Sunday, 23 June 2013


It is late.  Gerard lumbers out from the air conditioned reception of Clifford Chance, weighed down by his leather Tumi laptop bag and his bloated legal brief-case.  He realises immediately he is over-dressed in his wool suit and raincoat as the hot air presses down on his shoulders.

Where the hell are the taxis?  He thinks.  The normally busy rank is deserted.

He turns to his right and starts to head to Cabot Square.  As he passes the vast glass windows of office reception areas, each space appears as a unique world.  He watches as the well turned out security staff move gracefully between the furniture and immense works of art, owning the space.

The traffic lights ahead seem to change more slowly than usual and there is only one car waiting at the junction.  The light from the lamp-post reflects off the windscreen making it appear as if the car is driverless, like a child’s toy waiting to be pushed.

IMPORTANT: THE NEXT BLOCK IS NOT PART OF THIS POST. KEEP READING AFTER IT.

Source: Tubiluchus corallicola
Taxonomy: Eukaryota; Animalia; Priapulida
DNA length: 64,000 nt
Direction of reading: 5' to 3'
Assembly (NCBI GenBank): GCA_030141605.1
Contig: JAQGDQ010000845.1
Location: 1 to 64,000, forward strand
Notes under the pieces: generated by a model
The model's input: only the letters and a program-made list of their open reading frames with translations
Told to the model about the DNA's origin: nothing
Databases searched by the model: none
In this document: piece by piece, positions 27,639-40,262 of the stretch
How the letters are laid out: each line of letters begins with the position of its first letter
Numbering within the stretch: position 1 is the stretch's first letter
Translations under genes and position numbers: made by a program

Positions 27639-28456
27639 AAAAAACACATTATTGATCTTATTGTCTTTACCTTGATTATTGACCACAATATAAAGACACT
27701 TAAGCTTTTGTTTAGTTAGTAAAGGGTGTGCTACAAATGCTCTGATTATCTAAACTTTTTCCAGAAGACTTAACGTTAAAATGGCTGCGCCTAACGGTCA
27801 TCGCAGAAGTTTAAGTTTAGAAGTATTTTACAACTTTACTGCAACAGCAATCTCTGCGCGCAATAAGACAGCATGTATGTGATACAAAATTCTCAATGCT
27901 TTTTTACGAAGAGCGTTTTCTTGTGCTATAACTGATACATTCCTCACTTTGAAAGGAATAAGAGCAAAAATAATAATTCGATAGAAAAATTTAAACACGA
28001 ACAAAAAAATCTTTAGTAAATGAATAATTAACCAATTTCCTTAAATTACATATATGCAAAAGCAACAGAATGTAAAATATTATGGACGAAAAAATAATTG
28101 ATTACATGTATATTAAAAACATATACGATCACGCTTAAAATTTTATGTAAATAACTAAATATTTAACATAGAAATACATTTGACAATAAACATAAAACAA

Gerard walks past the DLR station and notices how quiet it has become.  He hears the detail of his shoes tapping and rasping on the pavement and the sound of his breath, quite laboured now.  He tastes salt on his tongue as a trickle of sweat finds its way into his half-open mouth.

Just before he reaches Cabot Square he walks past the windows of Bang and Olufsen, screaming their wares in a verse of understatement.  He can’t help but take a look at the hi-fi and televisions, each piece displayed with an almost religious reverence, the space around each object seeming to say more than the things themselves.  Gerard, fleetingly catching his reflection in the glass, notices the burden of his bags dragging on him and pulls himself away.

As he enters the square he glances towards the trees, their leaves stark against the near dark sky, back-lit by the light from the offices.  They remind him of children’s paper cut-out snowflakes, and the tree trunks, impossibly straight, of the long inside tubes of cardboard from tin-foil rolls he had to collect at Primary School.

Gerard surges forward to the taxi rank, exhausted.  He feels intense relief as he spots a single car waiting in the rank, the cabbie leaning in short sleeves against the car.

“Where to mate?”